10. Considering the national political climate of late, it seems like an inopportune moment for Rhode Island elections administrators to have a series of very public ballot screw-ups. But here we are. Steph Machado has been all over the story since she and Tim White broke the news last week about errant candidate names being put onto Spanish-language electronic ballots; Steph’s latest report Friday laid out the debate sparked by Mayor Elorza over whether to remove the new ExpressVote machines at the center of the snafu. The Board of Elections still plans to count the ballots made on those machines before the problems were fixed, even though some voters clicked on candidate names from 2018 when they were making their choices for this year. Important context: elections officials say only 55 voters used the machines in question. Yet those officials have no way of identifying which ballots were created using the inaccurate screens, nor which 55 voters even used the machines to create their ballots. Senate Oversight Chairman Lou DiPalma is among those who’ve suggested there should be a post-election review of the division of labor between the Board of Elections and the secretary of state’s office. Meanwhile, the Board of Elections just scheduled an emergency meeting for Monday morning.
11. Massachusetts’ newly minted Democratic gubernatorial nominee Maura Healey trooped to New Bedford on Thursday for her first post-primary campaign stop in this region, getting a tour of the waterfront from Mayor Jon Mitchell alongside Salem Mayor Kim Driscoll, who is now Healey’s running mate. Speaking to reporters, Healey insisted Bristol County won’t be an afterthought for her if she wins Beacon Hill’s top job, acknowledging how frequently the region feels forgotten. Healey is heavily favored to defeat GOP nominee Geoff Diehl, who is supported by Donald Trump but not Charlie Baker, and who has hardly any cash to counter Healey’s war chest. The first poll of the race, released Thursday, put Healey at 52% and Diehl at 34%. I asked Healey how she expects to generate excitement when many are characterizing her campaign as something more akin to a coronation. “Well, I don’t believe polls,” Healey told me. “The job that we have is to go out, meet as many residents as possible here on the South Coast and across this state, and connect with as many voters as possible to ask for their support. … I think we’ve seen a lot of excitement and enthusiasm since Tuesday night after the polls closed and this ticket was announced.”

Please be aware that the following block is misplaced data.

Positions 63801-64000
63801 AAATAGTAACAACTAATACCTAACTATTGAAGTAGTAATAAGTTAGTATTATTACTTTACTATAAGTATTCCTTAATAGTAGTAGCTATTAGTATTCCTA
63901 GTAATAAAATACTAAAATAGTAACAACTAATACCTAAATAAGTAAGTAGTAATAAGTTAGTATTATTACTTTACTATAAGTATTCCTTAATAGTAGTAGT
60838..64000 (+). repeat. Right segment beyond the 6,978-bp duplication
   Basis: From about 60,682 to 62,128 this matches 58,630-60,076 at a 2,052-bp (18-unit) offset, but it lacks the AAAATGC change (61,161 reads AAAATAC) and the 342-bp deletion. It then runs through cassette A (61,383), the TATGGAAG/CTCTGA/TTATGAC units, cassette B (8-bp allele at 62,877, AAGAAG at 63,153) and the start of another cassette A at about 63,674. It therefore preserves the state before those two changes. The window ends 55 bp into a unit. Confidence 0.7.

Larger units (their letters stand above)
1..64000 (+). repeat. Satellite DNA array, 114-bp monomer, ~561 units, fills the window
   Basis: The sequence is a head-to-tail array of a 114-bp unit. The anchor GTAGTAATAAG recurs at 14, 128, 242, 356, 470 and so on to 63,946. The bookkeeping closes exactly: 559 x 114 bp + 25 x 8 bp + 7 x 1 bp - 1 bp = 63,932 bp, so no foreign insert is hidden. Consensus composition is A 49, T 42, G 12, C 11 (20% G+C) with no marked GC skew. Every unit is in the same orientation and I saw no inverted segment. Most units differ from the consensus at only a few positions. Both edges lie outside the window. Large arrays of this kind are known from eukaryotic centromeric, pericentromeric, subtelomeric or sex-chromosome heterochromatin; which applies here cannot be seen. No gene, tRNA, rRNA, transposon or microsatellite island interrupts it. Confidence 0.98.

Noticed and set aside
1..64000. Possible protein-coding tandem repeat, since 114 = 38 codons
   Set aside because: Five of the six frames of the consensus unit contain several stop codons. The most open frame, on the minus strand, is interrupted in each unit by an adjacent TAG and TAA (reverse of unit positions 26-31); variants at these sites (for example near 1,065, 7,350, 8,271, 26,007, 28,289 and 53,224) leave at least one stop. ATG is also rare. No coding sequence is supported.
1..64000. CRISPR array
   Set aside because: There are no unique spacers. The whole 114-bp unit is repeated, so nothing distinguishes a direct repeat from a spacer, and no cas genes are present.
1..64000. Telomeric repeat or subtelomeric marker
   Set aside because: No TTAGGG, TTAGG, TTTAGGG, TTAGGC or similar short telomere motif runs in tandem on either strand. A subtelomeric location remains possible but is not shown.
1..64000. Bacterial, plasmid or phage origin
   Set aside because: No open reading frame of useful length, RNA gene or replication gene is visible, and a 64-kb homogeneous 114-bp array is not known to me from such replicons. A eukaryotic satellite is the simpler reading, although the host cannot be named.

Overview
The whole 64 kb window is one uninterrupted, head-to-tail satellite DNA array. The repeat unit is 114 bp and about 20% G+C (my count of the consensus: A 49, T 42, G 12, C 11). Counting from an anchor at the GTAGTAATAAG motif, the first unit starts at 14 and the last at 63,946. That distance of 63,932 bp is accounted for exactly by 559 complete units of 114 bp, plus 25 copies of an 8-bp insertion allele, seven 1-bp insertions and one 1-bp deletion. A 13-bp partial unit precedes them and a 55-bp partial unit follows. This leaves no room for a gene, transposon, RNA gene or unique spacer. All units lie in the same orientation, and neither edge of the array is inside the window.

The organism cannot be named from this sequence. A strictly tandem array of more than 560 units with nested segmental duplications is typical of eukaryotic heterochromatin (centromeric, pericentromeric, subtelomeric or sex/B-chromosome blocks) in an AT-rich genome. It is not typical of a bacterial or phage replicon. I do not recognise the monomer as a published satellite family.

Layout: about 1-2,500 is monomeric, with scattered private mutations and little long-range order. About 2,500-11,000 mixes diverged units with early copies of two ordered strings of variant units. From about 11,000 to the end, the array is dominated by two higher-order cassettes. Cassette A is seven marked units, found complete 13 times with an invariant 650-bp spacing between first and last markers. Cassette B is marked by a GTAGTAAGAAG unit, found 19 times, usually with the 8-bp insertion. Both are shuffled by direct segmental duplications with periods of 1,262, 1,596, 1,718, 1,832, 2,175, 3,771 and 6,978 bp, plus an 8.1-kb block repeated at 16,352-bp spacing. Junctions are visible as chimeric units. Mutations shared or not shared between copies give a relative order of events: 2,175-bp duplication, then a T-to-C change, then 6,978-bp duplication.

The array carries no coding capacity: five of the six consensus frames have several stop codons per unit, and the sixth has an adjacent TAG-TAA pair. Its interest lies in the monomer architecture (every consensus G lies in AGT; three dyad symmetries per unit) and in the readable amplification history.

12. More on Massachusetts: read Politico’s Lisa Kashinsky on the big takeaways from the Bay State primary, and the New Bedford Light’s Jack Spillane on post-primary squabbling between the Democrats who ran to challenge longtime Bristol County Sheriff Tom Hodgson.
13. Eye on Washington … Jack Reed wants to push through the must-pass defense policy bill known as the NDAA this month … Sheldon Whitehouse is cool to the Joe Manchin–Chuck Schumer deal on permitting reform for energy projects … David Cicilline saw his journalism antitrust bill suffer a Senate setback (and revealed plans to open a downtown bar) … Jim Langevin is back from a trip to Italy where he got to meet Pope Francis … Gina Raimondo scored a big Wall Street Journal profile after passage of the CHIPS Act … Jake Auchincloss penned a FoxNews.com op-ed on the way forward in Afghanistan.
14. Here’s a dispatch from my Target 12 colleague Tolly Taylor: “If you have a child in Rhode Island K-12 public schools, you’ve likely been hearing about staffing shortages for months. For the first time, we’ve been able to get some data to help quantify what that shortage looks like. A new five-question survey of every district superintendent by 12 News shows nearly 80% of them have a shortage, with some specifying a lack of paraprofessionals, math specialists, special education teachers, or social workers, to name a few. We also asked superintendents to explain how inflation is impacting their districts, and what their single biggest challenge is heading into the new school year. You can find each superintendent’s response to the questions on our website here.”
15. Don’t miss Alex Kuffner’s deep dive on what went wrong with the Labor Day flooding.
16. Longtime readers know I’m a bit of an Anglophile, due in part to a semester spent in London as a college junior. So while actuarially the death of a 96-year-old shouldn’t come as a shock, it’s still hard for me to believe Queen Elizabeth II has exited the world stage. With so much coverage, it’s also hard to know what is actually worth reading and watching. Let me make just one recommendation: take a few minutes and watch this warm and funny remembrance by one of her former bodyguards.
17. This week on Newsmakers — a political roundtable recaps the Democratic gubernatorial primary debate and looks ahead to next Tuesday. Watch Sunday at 5:30 a.m. on WPRI 12 or 10 a.m. on Fox Providence, or listen on the radio Sundays at 6 p.m. on WPRO. You can also subscribe to Newsmakers as a podcast on iTunes (or wherever you get your podcasts). See you back here next Saturday morning.
Ted Nesi (firstname.lastname@example.org) is a Target 12 investigative reporter and 12 News politics/business editor. He co-hosts Newsmakers and writes Nesi’s Notes on Saturdays. Connect with him on Twitter and Facebook